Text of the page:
Do Democrats have a chance to win in Texas?

Right now, Texas is a “lean Republican” state, giving Democrats opportunities, with the right mix of candidates and funding.

By Shelly BrisbinDecember 7, 2023 2:37 pm,

Political prognosticators don’t give Joe Biden much chance of winning Texas’ 40 electoral votes in 2024. But Texas Democrats continue to hope that the much-anticipated “blue wave” will eventually arrive in the state, leading to more Democratic victories.

Demographic changes in the state, along with success by Democrats at the local level in large counties, gives them encouragement.

Texas Monthly’s Alexandra Samuels told Texas Standard that even Republicans say Democrats could eventually achieve more success in the state. Listen to the interview above or read the transcript below.

This transcript has been edited lightly for clarity:

Texas Standard: Your story begins with Vice President Kamala Harris making a visit to Houston recently. What brought her to Texas?

Alexandra Samuels: The event was billed as a community conversation hosted by the Congressional Hispanic Caucus, and it was one of the latest stops in the caucuses on the road series of events across the country meant to get out word about how Democrats, and more specifically, the Biden administration, are working to help the Hispanic community.

Well, so what did she have to say, and did she move the crowd?

Good question. You know, a lot of it was a lot of platitudes that we maybe expect of Democrats to hear, you know. The crowd did seem excited to see her. But I think the problem is that it’s been so hard for so many decades to get Democrats in Texas energized and out to the ballots when it’s time to vote and when it really matters.

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Texas Democrats have been expected to do better in statewide races for a long time. In 2018, Beto O’Rourke’s Senate bid against Ted Cruz is perhaps one of the more memorable moments in the minds of many. Is it just a matter of time for Democrats, especially given demographic change, or is something else holding them back?

So one thing that Steve Munisteri – and he’s the former chairman of the state GOP – told me that really stuck out is that Texas is a lean Republican state; it’s not a solidly Republican one.

And that means if everything is equal – if both parties have equally matched candidates, equally matched expenditures, they’re in a relatively equal environment and have equal turnout machine – then yes, Republicans would be favored to win at the statewide level by about 5-6 points.

But a lot of things are holding Democrats back currently. I mean, turning out Democrats, as I mentioned earlier, has never been an easy feat. Between last year’s primaries and midterms, markedly fewer Democrats registered to vote than had done so between 2018’s primary and midterm races.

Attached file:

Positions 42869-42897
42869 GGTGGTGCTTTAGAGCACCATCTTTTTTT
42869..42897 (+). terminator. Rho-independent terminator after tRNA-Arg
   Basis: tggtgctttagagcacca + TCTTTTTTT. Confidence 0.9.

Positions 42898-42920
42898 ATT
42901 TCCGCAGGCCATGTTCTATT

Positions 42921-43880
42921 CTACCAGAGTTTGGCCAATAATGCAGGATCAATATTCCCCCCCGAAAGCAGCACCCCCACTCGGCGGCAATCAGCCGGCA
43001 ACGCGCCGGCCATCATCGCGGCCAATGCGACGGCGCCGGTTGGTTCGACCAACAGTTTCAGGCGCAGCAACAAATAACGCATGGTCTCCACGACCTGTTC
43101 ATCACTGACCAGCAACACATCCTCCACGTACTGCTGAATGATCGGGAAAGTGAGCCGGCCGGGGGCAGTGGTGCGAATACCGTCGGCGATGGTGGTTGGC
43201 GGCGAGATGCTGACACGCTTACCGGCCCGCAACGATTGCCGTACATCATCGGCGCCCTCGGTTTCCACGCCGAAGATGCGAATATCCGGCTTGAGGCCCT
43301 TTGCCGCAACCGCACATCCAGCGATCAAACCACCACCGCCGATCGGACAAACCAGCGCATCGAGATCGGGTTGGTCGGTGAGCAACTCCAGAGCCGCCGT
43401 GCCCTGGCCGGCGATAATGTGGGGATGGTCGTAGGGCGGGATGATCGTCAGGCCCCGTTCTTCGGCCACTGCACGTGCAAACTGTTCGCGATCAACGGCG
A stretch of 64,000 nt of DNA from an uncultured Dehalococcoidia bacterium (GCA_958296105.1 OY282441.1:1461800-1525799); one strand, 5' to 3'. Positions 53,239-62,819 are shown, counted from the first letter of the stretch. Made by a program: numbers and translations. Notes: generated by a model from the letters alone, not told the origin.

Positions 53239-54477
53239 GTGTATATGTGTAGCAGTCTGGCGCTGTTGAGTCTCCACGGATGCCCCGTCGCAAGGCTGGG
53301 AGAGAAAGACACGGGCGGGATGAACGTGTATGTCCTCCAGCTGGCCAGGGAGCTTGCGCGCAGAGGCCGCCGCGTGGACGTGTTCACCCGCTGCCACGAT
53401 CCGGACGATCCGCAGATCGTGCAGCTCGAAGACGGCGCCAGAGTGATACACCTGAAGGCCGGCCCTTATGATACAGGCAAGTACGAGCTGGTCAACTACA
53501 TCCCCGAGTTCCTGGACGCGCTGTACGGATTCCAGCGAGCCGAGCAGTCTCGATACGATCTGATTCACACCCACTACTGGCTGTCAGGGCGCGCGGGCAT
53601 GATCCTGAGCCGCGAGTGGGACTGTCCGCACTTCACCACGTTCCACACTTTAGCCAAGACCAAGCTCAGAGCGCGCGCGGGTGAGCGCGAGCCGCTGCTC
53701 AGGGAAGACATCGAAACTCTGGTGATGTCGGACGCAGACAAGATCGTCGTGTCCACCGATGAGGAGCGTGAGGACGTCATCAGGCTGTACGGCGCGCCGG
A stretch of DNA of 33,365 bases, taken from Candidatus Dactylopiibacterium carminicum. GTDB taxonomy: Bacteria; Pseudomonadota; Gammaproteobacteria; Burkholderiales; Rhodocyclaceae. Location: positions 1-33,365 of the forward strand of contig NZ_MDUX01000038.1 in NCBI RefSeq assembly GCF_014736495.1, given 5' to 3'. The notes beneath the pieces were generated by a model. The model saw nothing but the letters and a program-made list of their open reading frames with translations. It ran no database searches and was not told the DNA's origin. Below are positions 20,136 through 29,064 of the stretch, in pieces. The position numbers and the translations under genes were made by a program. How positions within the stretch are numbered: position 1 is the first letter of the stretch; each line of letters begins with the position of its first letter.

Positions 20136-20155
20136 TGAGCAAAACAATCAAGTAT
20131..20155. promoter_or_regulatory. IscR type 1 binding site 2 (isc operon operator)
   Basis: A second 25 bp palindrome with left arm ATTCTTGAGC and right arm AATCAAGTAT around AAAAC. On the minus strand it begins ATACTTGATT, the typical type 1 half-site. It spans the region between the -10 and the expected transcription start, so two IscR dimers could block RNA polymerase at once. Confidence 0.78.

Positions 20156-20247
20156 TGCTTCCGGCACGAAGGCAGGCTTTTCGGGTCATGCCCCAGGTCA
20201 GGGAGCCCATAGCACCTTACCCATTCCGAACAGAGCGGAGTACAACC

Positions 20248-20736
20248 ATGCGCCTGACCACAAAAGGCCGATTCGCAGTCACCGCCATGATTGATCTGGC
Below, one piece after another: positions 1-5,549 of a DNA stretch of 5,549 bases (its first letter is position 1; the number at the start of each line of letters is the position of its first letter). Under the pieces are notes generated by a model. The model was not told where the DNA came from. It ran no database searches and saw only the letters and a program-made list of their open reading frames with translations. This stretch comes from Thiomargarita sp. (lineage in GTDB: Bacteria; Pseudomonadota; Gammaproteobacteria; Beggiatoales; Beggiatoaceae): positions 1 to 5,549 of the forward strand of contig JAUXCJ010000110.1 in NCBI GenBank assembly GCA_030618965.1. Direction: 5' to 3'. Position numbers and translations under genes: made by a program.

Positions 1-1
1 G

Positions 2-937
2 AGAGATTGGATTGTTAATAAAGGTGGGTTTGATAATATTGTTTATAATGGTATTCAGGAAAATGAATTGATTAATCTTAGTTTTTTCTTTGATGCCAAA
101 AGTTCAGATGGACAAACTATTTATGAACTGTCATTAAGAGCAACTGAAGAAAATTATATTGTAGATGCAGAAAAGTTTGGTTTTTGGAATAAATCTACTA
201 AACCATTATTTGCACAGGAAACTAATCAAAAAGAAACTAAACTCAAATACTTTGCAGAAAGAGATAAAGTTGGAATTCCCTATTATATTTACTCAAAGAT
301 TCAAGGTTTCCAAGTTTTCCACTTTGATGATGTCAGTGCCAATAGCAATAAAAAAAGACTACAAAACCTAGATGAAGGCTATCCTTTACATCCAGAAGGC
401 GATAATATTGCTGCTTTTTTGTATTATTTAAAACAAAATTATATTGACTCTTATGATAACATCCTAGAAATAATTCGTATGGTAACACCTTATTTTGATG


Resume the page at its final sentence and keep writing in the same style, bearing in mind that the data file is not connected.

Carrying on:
But a second issue for Democrats running statewide is that in order to win, they have to earn the support of voters who identify as conservative on issues like immigration, oil and gas, and policing. And on some of these issues, certain Democrats’ stances, such as support for the Green New Deal, for instance, has put them out of sorts with the voting populace.

And on others like policing, I think the GOP has successfully convinced many voters that Democrats favor more extreme positions than they do. 2020 was a great example of this. President Biden was painted as supporting defunding the police, a position of course, not embraced by a majority of Texas voters – but it was also one that Biden disavowed.

Now, let’s talk a little bit more about that national nexus, because it could be argued that if the national party is focused mostly on the presidential sweepstakes, well, what about Democratic groups around the country, including here in Texas? I guess the real question is, do national Democrats take chances of local Democrats seriously enough to actually spend money here?

So when it comes to like lower-down like House races and Senate races, I haven’t seen a targeted investment from the national party so far. As I mentioned in the piece, neither Biden nor Harris have announced more trips to Texas, at least not yet.

Investing here obviously comes with costs, but national Democratic-aligned groups are ready to invest in Texas, at least in the Senate race and a few congressional races. So the Democratic Senatorial Campaign Committee, for instance, hasn’t given a specific figure, but did announce earlier this year that Texas is one of 10 Senate races it plans to get involved in.

And, you know, in the 15th Congressional District, that will be a big race. It’s near the Texas-Mexico border. That seat is currently held by a Republican. But in April, the U.S. House Democratic campaign arm announced that it would focus efforts on the district as part of the party’s larger plan to reclaim control of the lower chamber of Congress.

What about 2024? Could that be a tipping point for Democrats as they see it?

Yeah, 2024 is very unlikely. Democrats are unlikely to close the gap entirely next year, but some GOP political operatives think that Democrats could succeed perhaps as soon as 2028 or 2032 if they make the right investments in money, organization and candidate recruitment – and of course, develop policy positions that attract swing voters without alienating the party’s base of more liberal urban voters.

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